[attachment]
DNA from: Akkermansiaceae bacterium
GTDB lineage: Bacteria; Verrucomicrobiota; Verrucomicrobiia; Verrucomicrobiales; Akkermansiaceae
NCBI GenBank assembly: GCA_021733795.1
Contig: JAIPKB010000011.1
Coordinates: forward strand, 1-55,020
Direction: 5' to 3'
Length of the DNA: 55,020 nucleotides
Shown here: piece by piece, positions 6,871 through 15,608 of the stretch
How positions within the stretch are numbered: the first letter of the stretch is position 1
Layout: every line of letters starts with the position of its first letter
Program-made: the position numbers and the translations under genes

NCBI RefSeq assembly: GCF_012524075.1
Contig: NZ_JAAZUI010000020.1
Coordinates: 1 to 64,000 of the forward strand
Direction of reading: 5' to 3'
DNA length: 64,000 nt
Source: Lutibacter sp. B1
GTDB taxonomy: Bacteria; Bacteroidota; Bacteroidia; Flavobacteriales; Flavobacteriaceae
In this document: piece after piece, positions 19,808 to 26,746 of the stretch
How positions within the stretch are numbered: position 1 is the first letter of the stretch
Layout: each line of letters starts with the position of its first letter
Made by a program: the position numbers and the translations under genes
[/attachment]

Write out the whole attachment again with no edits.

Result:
DNA from: Akkermansiaceae bacterium
GTDB lineage: Bacteria; Verrucomicrobiota; Verrucomicrobiia; Verrucomicrobiales; Akkermansiaceae
NCBI GenBank assembly: GCA_021733795.1
Contig: JAIPKB010000011.1
Coordinates: forward strand, 1-55,020
Direction: 5' to 3'
Length of the DNA: 55,020 nucleotides
Shown here: piece by piece, positions 6,871 through 15,608 of the stretch
How positions within the stretch are numbered: the first letter of the stretch is position 1
Layout: every line of letters starts with the position of its first letter
Program-made: the position numbers and the translations under genes

NCBI RefSeq assembly: GCF_012524075.1
Contig: NZ_JAAZUI010000020.1
Coordinates: 1 to 64,000 of the forward strand
Direction of reading: 5' to 3'
DNA length: 64,000 nt
Source: Lutibacter sp. B1
GTDB taxonomy: Bacteria; Bacteroidota; Bacteroidia; Flavobacteriales; Flavobacteriaceae
In this document: piece after piece, positions 19,808 to 26,746 of the stretch
How positions within the stretch are numbered: position 1 is the first letter of the stretch
Layout: each line of letters starts with the position of its first letter
Made by a program: the position numbers and the translations under genes